When we come to Acts 6 Luke immediately plunges us into a controversy within the now multiplying body of Messianic believing Jews (Acts 6:1). In fact, in Acts 6:7 Luke offers us his fifth church-growth report up to this point in time, but the first of six multiplication records that divides his thesis into three major sub-themes addressed in two parts each. The point is that in Acts 6 Luke shows us that the body of believers is no longer simply Jews of Palestinian origin, i.e. Jews who grew up in Judea and Galilee. The Church has become what we call today bicultural. That is, a sizable portion of it is made up of Hellenist Jews who have resettled in Palestine, and when one adds two cultures together, there is bound to be some friction.
The widow issue was probably merely the tip of the iceberg, so to speak. It was but a symptom of a deeper polemic involving both differences of culture and methods of preaching the Gospel—that is, how controversial should evangelism be? Knowing that Luke unveils a cultural problem within the body of believers in Acts 6 helps us to understand what occurs in this and in the next few chapters of Acts. In fact, I don’t believe one can properly understand the issues between Paul and Jerusalem that occur later, if we don’t see that the Church had to face cultural issues, as its numbers began to multiply and bring in brethren who were not culturally linked with the Jews of Palestine.
In Acts 6:2 Peter called the multitude of disciples together and told them (v.3) to look out among themselves and choose seven leaders to look after their business. Who did Peter call together? Was it the whole body of believers or just those disciples who murmured over the widow issue? If all the disciples were called together, it is awfully odd that only Grecian Jews (one Gentile proselyte) were set up as leaders. This should show us that the issue was a cultural one. If it wasn’t cultural, why were only Grecian believers chosen as leaders?
Many biblical scholars pooh pooh the idea of an organizational split occurring in Acts 6, but I think we need to look at what occurs here before rejecting the idea outrightly. I don’t mean to say the Seven no longer considered the Apostles as their leaders. Philip’s behavior in sending for the Apostles in Acts 8 shows that, even in persecution, the Jerusalem church was considered the governing body. What occurs in Acts 6 is like one single church of the same denomination in a city decides to break up into two bodies—still fellowshipping together, but two separate governing bodies under the leadership of the same denomination—who in the case of Acts 6 are the Apostles.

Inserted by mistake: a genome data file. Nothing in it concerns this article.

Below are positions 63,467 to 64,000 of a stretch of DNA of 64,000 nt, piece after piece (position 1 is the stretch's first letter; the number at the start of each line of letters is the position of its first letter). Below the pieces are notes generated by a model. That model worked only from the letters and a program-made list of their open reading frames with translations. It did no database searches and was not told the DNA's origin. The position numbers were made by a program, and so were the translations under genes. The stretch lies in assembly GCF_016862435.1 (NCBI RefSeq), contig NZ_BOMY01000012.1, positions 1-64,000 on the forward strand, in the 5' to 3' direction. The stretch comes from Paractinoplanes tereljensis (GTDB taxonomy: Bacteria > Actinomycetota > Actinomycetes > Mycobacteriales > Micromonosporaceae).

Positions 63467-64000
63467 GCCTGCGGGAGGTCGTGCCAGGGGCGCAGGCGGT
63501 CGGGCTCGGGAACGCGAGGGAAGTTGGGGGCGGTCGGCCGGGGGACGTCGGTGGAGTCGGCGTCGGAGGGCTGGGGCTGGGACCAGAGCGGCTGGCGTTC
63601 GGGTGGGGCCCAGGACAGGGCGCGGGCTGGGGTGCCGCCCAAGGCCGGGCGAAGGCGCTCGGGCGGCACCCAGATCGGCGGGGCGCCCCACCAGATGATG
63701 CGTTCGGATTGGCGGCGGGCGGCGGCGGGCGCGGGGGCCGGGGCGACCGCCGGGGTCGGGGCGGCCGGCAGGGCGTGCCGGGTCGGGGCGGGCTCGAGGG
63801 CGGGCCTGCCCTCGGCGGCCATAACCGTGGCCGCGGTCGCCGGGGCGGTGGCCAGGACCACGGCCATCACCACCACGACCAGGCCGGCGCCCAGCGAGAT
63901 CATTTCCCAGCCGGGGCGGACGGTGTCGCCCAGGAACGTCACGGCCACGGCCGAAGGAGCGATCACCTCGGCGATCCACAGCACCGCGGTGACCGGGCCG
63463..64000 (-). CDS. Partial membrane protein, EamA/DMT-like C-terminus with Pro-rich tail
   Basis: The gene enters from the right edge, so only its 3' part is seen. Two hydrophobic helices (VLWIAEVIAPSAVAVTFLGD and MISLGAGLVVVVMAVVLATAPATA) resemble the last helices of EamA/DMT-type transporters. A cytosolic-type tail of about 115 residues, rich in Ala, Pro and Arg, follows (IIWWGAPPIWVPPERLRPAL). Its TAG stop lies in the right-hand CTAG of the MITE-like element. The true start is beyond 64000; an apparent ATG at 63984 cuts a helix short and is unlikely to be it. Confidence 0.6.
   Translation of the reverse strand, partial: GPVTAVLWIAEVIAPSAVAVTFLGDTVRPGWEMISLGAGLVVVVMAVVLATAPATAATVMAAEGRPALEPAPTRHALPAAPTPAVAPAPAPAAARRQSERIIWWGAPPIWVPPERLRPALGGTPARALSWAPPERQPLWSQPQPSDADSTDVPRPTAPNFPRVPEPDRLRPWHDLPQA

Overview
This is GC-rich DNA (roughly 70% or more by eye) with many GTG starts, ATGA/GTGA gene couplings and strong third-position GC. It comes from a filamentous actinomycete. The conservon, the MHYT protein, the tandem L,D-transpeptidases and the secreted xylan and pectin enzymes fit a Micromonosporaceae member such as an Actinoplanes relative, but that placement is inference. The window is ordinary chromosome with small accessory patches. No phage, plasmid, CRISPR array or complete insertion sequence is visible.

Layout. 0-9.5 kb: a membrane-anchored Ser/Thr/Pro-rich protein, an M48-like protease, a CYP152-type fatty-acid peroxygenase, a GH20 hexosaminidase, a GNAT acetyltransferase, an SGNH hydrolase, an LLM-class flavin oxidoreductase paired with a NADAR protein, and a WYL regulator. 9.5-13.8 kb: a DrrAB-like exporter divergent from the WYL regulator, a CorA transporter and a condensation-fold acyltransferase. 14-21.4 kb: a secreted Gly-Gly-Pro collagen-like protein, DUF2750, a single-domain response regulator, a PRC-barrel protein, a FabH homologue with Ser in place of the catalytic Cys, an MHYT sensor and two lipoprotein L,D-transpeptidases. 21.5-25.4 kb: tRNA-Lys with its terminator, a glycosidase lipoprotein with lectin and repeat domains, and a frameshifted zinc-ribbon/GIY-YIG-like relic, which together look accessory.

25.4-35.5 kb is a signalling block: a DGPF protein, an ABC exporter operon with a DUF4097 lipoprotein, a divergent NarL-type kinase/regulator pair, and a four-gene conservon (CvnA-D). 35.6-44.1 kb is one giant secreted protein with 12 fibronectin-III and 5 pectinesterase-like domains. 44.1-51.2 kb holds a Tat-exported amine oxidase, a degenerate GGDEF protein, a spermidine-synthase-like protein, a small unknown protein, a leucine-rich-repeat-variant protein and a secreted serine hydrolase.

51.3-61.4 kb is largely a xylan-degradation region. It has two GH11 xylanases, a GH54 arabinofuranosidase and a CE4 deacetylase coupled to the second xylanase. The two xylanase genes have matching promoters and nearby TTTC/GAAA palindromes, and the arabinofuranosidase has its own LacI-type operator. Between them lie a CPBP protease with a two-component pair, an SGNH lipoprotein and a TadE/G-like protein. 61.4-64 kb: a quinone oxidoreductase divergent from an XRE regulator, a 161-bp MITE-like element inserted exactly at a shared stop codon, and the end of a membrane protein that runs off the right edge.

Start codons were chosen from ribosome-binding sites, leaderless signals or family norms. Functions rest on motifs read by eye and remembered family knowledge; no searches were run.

For all intents and purposes, the Seven were evangelists in every sense of the word. Stephen’s ultimate arrest and stoning did not occur over his “serving tables” or helping poor widows. No, he got into trouble with the authorities over his evangelistic practices—arguments that no one could counter. Later, Philip was the first to evangelize Samaria and continued preaching Jesus along the Mediterranean coast until he settled in Caesarea (Acts 8:40; cp. Acts 21:8).
I believe the controversy in Acts 6 stems from how important the Jerusalem church was to preaching the Gospel to the world, and how aggressively a believer should be in the name of the Gospel. I have said it before in a previous blog, and I’ll say it again: “the importance of the Jerusalem church to the Gospel cannot be overestimated.” As long as the Temple stood, pilgrims from all over the Empire and beyond would come to worship there during the three great annual holy day seasons: Passover, Pentecost, and Tabernacles. The Apostles didn’t have to travel the world to preach the Gospel to their brethren, the Jews. They came to them! The Jerusalem church was extremely important for the Gospel’s sake, and its safety needed to be guarded against the assault the enemy, who up to this point in time was the Jewish ruling body at Jerusalem, the same body who had Jesus crucified.
On the other hand, there was the growing body of Hellenist Jews who had resettled in Jerusalem from the Diaspora. They had little regard for the ceremonial practices of the Pharisees, and were more inclined to make a statement of belief without regard to the consequences—a let the chips fall where they may kind of people.
When you have two very different groups of people in one body, as appears to be the case in Acts 6, it is best to do as Peter did—separate the two groups, and permit them to govern themselves with the understanding that both bodies are still one in Christ—i.e. one brethren. If this was not what was done, it is very difficult to explain why almost immediately afterward a large group of believing priests joined themselves with the Apostles (Acts 6:7). They would have had ceremonial issues with joining themselves with the Grecian element within the Messianic movement, but not with the Apostles who were born and raised in Palestine. The fact that this ultra-conservative body of Jews joined themselves with the Apostles adds emphasis to that cultural issue, in that the ceremonial issue was solved by dividing the two culturally distinct but equal bodies of believers who, nevertheless, continued to communicate with and have respect for one another.